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Semyonovich

Vygotski
Sociocultural
Theory

Ariana M.
Velazquez
842-02-8597
Biography
 He was born in 1896 in Orsha,
Belarus ( Russian Empire)
 Grew up in Homel in a
prosperous Jewish family.
 He attended Moscow University,
majoring in law.
 He graduated in 1918 and
returned to Homel where he
worked as a school teacher and
studied.
Cont.
 In 1924 he moved to Moscow, working
on a diverse set of projects.
 In 1934 he died of tuberculosis.
 He left a wealth of work that is still
being explored.
 His writings emphasized the roles of
historical, cultural, and social factors
in cognition and argued that language
was the most important symbolic tool
provided by society.
 His thought and language is a classic
Sociocultural
Theory
 Culture is the prime
determinant of individual
development.
 Every function in the child’s
cultural development appears
twice.
 Development depends on
interaction with people and the
tools that the culture provides
Cont.
 Cognitive skills and patterns of
thinking are not primarily
determined by innate factors, but
are the products of the activities
practiced in the social institutions of
the culture in which the individual
grows up.
 In this process of cognitive
development, language is crucial
tool for determining how the child
will learn how to think because
advanced modes of though are
Cont.
 Cognitive development results
from a dialectical process where
by a child learns through
problem – solving experiences
shared with someone else.
 As learning progresses, the
child’s own language comes to
serve as her primary tool of
intellectual adaptation.
Eventually, children can use
internal language to direct their
Three underlying
themes that unify
Vygotsky’s complex
and far-reaching theory
 The importance of culture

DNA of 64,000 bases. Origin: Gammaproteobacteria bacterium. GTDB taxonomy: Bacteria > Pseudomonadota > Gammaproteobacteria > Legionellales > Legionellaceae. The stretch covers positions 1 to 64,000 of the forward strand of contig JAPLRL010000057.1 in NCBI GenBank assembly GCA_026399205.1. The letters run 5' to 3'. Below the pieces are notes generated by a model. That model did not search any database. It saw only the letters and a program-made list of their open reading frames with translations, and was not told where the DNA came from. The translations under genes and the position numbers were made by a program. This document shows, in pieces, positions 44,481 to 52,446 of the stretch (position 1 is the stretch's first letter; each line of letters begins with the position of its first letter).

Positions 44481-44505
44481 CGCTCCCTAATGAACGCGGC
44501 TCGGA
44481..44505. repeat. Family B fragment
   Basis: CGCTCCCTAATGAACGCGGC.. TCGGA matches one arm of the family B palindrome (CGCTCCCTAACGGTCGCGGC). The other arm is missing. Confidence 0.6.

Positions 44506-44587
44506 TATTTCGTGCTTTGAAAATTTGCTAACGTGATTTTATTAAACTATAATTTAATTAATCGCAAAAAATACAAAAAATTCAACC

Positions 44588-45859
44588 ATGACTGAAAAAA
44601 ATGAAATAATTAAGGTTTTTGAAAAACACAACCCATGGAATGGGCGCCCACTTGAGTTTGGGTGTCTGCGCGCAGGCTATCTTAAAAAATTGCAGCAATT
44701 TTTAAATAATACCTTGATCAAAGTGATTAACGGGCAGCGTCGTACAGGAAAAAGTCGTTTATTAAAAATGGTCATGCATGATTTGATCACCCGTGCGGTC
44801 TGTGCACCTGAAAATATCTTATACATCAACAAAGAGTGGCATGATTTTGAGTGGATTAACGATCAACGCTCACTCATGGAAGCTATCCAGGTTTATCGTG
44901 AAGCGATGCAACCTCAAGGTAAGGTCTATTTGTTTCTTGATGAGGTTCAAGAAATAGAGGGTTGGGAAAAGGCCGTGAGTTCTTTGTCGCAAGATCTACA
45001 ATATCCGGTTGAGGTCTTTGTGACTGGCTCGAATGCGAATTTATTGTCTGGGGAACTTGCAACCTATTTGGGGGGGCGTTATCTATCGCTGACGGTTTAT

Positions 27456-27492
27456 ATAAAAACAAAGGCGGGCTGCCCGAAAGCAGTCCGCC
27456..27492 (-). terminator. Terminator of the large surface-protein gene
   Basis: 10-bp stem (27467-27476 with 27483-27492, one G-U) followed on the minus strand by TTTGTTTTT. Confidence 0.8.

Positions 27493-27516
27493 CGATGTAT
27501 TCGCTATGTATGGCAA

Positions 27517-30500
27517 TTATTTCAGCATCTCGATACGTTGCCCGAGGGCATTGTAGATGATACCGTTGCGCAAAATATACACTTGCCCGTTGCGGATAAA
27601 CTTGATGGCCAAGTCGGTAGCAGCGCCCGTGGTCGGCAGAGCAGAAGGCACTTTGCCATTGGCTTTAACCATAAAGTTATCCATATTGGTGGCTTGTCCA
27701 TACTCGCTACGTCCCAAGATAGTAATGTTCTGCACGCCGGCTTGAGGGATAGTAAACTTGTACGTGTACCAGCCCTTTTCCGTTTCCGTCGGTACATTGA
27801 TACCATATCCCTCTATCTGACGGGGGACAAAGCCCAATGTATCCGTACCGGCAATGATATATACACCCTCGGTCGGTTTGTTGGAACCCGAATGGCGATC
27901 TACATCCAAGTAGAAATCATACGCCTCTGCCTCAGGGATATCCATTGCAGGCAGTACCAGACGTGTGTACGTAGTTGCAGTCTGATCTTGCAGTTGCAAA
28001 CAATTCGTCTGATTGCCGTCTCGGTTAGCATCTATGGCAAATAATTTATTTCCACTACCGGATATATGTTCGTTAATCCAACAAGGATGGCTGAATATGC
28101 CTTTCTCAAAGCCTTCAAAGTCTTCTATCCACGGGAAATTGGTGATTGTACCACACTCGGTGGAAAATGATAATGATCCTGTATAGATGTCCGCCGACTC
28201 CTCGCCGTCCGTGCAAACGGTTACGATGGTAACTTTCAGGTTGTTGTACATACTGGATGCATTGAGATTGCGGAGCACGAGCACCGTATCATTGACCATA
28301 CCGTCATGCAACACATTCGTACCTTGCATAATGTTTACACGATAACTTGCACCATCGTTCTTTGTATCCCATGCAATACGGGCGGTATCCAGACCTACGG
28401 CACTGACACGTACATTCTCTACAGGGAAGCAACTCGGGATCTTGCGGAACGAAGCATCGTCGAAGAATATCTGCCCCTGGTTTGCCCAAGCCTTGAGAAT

 The central role of language

 The Zone of Proximal


Development
The importance
of culture
Our culture grow and
change as we develop,
and employ extremely
powerful influences on all
of us. They dictate what
he calls “Elementary
mental functions” and
“higher mental
Three ways that
culture tool can pass
from one individual
to another
 Imitative learning

 Instructed learning

 Collaborative learning
The central role
of language
Language is made possible
because of our culture. The
learning of language is brought
about by social processes, and
language ultimately make
thought possible.
Therefore, when a child is an
infant, at the preverbal stage
development, his intelligence is
a purely natural, useful
Cont.
As a child begins to develop so does
his language. As a child begins to
speak, his thought processes also
begins to develop. In essence, it is
language which direct behavior.

Vygotsky describes three stages in


the development of speech. Each of
these three stages of speech has its
own function.
Stages
 Social Speech (external speech)

 Egocentric Speech

 Inner Speech
The Zone of
Proximal
Development
 It is the distance between the
actual developmental level as
determined by independent
problem solving and the level of
potential as determined through
problem solving under adult
guidance or in collaboration with
more capable peers.
 It represents the amount of
learning possible by a student
Cont.
 Refers to what children can do
in their own as the level of
actual development that a
standard IQ test measure.
 Vygotsky says that two children
might have the same level of
actual development, in the
sense of being able to solve the
same number of problems on
some standardized test.
Cont.
 Give an appropriate help from
an adult, still, one child might
be able to solve an additional
dozen problems while the other
child might be able to solve
only two or three.
Website…

http://en.wikipedia.org/wiki/Lev_vygotsky
Thanks For Your
Attention.

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